Introduction to Disease Proteomics

Characterization of the human genome has presented biomedical researchers with unprecedented opportunities for identifying the cellular processes that confer health and disease. We now know the identities of the nearly 35,000 genes of the human genome, 5,000 to 10,000 of which are typically expressed in a given cell. Looking ahead, the challenge for researchers is to understand the function of the proteins that are encoded by these genes in both normal and diseased cells. Such knowledge will provide important clues concerning the mechanisms of cellular function and dysfunction, possible molecular targets for therapeutic interventions, and risk factors for developing disease. For many diseases, this information will lead to the discovery of protein biomarkers that can be exploited for screening of individuals and populations for early detection of disease. Studies of the protein makeup of cells and tissues and of protein function in these systems together comprise the field of proteomics, which relies on the emergent technologies of mass spectrometry and bioinformatics to identify proteins and their biochemical reactions. Information derived from these studies can then be used to formulate specific hypotheses which form the basis of detailed studies of protein function and interactions that regulate protein activity.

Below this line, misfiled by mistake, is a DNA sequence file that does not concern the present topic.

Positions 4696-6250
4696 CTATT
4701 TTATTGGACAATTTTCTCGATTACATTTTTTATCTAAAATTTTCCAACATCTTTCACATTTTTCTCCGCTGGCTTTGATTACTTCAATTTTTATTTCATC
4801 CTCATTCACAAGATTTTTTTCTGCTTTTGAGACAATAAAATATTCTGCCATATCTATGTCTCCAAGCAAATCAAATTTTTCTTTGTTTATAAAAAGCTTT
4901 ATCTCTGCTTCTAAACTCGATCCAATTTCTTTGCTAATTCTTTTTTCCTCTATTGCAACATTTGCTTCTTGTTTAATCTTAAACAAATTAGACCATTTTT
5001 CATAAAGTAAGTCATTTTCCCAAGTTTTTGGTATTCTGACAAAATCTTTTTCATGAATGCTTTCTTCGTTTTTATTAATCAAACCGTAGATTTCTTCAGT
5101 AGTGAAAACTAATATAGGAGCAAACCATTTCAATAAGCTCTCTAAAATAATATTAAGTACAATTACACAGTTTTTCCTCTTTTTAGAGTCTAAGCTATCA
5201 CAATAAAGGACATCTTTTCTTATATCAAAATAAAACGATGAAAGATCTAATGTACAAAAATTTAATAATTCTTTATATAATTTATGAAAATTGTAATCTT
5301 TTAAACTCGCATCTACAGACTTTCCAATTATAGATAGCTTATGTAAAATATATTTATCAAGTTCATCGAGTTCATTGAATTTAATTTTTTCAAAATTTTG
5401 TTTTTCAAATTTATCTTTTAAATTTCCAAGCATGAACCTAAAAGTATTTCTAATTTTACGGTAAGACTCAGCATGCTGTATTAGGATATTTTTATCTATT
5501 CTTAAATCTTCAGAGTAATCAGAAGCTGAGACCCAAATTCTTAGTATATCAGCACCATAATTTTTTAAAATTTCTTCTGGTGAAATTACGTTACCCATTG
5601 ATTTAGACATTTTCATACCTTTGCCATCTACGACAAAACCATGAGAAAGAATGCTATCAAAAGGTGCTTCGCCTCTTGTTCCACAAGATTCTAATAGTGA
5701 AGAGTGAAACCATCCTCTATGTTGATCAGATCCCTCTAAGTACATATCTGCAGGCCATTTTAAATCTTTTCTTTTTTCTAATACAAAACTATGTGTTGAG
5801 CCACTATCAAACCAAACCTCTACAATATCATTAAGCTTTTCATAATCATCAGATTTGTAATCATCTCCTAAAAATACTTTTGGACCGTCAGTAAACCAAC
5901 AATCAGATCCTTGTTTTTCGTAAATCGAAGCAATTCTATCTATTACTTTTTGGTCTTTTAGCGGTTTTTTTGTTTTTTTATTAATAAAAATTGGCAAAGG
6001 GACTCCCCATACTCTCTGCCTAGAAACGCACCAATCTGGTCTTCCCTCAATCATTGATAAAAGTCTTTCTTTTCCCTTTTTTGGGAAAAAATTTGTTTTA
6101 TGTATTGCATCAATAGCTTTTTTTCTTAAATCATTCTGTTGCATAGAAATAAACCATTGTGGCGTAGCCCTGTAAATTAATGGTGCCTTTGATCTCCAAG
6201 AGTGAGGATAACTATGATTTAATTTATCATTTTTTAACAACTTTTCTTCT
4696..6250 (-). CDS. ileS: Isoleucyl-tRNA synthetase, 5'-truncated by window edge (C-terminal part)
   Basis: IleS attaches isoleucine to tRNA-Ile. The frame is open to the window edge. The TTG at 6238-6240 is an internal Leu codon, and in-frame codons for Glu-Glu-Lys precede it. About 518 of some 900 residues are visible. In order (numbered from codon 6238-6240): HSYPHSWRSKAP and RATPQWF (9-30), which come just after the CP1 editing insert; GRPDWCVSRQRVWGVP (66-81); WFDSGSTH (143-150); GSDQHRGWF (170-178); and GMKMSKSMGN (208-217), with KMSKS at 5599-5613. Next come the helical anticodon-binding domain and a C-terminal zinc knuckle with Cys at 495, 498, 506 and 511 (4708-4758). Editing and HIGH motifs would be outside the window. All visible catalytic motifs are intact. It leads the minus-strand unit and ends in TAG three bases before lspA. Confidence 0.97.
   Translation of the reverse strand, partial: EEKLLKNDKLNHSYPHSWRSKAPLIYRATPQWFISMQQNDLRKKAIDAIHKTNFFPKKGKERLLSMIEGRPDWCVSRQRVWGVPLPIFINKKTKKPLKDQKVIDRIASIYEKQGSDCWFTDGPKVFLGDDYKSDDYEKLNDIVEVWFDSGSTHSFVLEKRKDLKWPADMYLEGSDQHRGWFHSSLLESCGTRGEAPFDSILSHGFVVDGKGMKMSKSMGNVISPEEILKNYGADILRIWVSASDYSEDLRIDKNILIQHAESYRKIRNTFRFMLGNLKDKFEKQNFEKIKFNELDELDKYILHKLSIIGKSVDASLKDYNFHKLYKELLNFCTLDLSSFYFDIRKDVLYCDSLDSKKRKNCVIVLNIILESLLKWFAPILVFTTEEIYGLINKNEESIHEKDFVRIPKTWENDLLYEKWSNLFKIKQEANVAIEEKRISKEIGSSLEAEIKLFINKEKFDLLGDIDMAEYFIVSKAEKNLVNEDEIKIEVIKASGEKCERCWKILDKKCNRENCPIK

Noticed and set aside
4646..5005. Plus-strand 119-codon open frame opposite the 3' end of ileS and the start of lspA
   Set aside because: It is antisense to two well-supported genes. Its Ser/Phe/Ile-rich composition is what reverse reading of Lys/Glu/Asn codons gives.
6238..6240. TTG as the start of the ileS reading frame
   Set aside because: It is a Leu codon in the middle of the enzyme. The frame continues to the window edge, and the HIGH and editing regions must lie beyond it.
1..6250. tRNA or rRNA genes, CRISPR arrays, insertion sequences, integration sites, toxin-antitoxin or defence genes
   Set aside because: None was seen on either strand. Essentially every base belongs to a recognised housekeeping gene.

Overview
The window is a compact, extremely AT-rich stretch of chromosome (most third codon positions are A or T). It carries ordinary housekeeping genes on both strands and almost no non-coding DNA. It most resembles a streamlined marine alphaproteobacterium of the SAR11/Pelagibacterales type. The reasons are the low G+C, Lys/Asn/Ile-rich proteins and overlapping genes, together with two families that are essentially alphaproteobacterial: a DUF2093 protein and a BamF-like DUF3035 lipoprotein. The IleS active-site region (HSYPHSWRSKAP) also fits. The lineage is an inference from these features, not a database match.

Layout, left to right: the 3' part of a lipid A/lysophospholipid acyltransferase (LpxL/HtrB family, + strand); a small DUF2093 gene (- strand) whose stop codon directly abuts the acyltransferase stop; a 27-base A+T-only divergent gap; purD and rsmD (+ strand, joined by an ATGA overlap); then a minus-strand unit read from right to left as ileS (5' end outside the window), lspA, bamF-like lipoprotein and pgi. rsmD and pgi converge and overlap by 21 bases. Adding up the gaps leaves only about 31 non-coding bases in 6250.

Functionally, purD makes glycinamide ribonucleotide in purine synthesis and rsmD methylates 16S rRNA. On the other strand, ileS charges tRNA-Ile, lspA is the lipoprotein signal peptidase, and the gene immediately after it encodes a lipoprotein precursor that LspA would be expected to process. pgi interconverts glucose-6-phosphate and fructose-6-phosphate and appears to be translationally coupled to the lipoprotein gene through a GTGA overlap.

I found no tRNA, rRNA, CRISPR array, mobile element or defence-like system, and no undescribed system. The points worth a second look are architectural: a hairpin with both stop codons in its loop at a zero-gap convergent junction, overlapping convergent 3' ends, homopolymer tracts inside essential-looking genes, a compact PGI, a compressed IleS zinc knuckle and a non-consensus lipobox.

Disease proteomics extends these proteomic technologies to studies of the changes in protein make-up and protein interactions that lead to the dysfunction that is characteristic of diseases such as cancer, cardiovascular diseases, and neurodegenerative diseases. Disease proteomics is an especially valuable approach to understanding why there is variability in the susceptibility to disease, including the roles of cultural diversity and environmental factors.

Academic medical centers are only just beginning to exploit the potential of disease proteomics to reveal the molecular basis of human diseases or its potential to identify new molecular targets that will be useful in the diagnosis, prevention or treatment of disease. A Human Proteomics Program is being established to provide UW Medical School scientists with essential new approaches for the study of human disease. Human proteomics research has excellent potential for improving the health of our citizens through early detection and treatment of disease and will provide a basis for assuring that they receive the most advanced medical care and up-to-date information regarding the basis for human health and disease.

Read More: Role of Mass Spectrometry